Fiber optic cables are the workhorses of today's Internet services. They are an expensive resource acquired by organizations with significant monetary investment. Their importance has driven a conservative deployment approach with redundancy baked into multiple layers of the network with the assumption that links have a constant reliability status and operate at a fixed capacity. In this talk, I will take an unconventional approach and argue that link failures should not be always considered as binary events enabling the foundation of a model of networks with links that have a dynamic capacity and reliability levels. I will investigate this idea by conducting the first large-scale study of operational optical signals analyzing over 2,000 channels in a wide-area network for a period of 3 years as well as 350,000 links in 20 data center networks worldwide. My analysis uncovers several findings that enable cross-layer optimizations and smart algorithms to improve traffic engineering and network planning, increase capacity, and reduce cost. For instance, I will show that the capacity of 99% of wide-area links can be augmented by at least 50 Gbps, leading to an overall capacity gain of more than 100 Tbps. This means using the same links, we get higher capacity and better availability. In data center networks, I will show that 99.99% of the links have an incoming optical power level that is higher than the design threshold and by allowing links to have multiple reliability levels, we can cut the cost of data center networks by nearly half. Moreover, this model opens the door to revisit several classical networking problems, such as the maximum-flow problem and graph abstractions, in light of dynamic capacity and reliability links and I will provide the foundation to solve these problems. In addition to new avenues of research, Microsoft has invested in this new model and is rolling out the necessary infrastructure for deployment.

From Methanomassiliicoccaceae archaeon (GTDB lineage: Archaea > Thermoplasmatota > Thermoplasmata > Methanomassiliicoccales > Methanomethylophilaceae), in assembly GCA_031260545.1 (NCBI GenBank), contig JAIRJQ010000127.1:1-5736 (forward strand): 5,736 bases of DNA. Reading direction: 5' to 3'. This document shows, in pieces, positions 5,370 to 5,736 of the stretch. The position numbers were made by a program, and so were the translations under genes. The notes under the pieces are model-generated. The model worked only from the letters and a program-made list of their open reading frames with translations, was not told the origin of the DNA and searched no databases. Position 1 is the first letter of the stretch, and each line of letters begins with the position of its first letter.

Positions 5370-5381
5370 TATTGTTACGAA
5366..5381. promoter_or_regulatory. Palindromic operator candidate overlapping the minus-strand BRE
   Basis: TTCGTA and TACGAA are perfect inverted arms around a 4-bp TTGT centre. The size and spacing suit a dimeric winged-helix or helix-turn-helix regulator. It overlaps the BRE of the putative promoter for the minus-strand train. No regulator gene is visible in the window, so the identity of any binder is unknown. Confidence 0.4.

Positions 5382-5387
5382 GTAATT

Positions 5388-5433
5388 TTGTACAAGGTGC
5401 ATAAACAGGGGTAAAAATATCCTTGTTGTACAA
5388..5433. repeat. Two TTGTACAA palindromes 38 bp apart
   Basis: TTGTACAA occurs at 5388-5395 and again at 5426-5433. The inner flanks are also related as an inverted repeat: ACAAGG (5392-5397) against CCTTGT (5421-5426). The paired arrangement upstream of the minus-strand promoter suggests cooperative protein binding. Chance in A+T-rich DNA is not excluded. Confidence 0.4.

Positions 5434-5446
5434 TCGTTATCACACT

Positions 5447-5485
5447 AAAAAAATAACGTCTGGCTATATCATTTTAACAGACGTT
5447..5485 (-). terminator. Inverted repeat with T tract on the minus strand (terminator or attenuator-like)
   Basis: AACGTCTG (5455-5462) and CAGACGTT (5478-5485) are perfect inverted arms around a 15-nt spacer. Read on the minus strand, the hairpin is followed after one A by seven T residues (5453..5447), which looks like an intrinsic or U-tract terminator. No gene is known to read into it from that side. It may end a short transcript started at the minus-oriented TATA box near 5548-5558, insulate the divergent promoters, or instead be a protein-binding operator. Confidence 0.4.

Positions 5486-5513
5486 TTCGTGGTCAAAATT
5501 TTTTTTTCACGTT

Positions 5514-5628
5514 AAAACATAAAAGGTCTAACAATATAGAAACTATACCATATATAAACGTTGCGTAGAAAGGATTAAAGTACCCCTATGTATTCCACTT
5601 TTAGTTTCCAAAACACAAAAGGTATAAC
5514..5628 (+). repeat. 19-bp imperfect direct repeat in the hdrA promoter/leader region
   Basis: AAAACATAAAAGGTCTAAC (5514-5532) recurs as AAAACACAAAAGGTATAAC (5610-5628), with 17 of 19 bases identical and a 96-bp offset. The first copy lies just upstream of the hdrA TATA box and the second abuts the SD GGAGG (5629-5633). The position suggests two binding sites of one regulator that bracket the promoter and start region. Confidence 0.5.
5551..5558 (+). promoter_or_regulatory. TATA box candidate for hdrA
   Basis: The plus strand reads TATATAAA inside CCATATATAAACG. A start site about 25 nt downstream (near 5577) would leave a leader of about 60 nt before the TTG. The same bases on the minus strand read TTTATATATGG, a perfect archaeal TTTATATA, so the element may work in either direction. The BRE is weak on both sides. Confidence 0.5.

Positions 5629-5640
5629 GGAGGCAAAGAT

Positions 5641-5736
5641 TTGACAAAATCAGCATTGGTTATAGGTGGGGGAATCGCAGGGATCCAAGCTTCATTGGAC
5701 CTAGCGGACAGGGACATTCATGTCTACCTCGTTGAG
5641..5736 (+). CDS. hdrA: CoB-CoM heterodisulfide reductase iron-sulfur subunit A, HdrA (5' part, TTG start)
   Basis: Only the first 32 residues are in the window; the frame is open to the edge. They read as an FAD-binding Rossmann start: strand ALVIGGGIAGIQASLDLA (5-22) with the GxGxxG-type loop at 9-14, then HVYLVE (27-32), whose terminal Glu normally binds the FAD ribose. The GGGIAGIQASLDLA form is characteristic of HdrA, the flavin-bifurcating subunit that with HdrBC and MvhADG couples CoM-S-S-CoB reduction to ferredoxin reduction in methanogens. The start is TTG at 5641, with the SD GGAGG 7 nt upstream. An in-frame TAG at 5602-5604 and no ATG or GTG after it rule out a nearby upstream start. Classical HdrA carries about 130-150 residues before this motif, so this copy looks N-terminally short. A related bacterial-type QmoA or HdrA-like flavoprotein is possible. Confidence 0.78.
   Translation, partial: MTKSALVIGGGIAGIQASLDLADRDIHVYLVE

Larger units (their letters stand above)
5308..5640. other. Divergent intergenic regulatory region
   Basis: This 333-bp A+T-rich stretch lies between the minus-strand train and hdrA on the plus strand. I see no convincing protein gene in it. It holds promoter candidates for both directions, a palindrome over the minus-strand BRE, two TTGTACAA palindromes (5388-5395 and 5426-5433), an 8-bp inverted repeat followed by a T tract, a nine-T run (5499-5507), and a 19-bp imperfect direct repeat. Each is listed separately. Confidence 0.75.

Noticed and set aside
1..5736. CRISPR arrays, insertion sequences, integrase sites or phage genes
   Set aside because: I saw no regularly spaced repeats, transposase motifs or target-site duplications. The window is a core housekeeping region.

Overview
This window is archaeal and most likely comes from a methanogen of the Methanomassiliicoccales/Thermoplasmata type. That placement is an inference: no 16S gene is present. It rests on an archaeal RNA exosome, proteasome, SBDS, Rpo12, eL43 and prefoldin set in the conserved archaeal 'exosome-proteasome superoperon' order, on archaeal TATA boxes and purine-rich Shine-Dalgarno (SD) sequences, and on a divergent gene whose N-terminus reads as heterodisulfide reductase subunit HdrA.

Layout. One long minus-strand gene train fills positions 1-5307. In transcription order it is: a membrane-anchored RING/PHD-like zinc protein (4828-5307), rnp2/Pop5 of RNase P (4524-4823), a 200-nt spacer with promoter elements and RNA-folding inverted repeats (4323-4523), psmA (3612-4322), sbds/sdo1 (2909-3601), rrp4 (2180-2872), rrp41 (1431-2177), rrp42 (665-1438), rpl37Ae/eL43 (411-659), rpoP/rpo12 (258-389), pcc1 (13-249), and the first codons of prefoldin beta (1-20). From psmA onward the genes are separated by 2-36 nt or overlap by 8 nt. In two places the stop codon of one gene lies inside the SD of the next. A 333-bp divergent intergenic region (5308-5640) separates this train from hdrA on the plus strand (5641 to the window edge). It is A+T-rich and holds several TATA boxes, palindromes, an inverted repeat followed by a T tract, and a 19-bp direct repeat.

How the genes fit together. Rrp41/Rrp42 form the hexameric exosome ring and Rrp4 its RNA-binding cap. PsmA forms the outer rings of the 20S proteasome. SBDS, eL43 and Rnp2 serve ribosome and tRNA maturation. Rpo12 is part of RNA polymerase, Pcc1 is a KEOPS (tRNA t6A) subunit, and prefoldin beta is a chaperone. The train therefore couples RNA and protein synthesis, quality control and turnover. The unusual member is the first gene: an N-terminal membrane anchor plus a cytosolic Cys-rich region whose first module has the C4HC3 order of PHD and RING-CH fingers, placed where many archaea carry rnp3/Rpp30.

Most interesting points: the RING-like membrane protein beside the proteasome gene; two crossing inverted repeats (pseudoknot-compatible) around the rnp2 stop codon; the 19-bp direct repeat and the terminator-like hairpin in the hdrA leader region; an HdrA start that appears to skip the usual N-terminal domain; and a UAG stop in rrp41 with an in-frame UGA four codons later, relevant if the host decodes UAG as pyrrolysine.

Monia Ghobadi is a researcher at Microsoft Research Mobility and Networking research group. Prior to MSR, she was a software engineer at Google. She received her Ph.D. in Computer Science at the University of Toronto and B.Eng. in Computer Engineering at the Sharif University of Technology. Monia is a computer systems researcher with a networking focus and has worked on a broad set of topics, including data center networking, optical networks, transport protocols, network measurement, and hardware-software co-design. Many of the technologies that she has helped develop are part of real-world systems at Microsoft and Google. Monia has been recognized as the N2women rising stars in networking and communications in 2017. Her papers have won the best dataset award, Google research excellent paper award (twice), and the ACM IMC best paper award.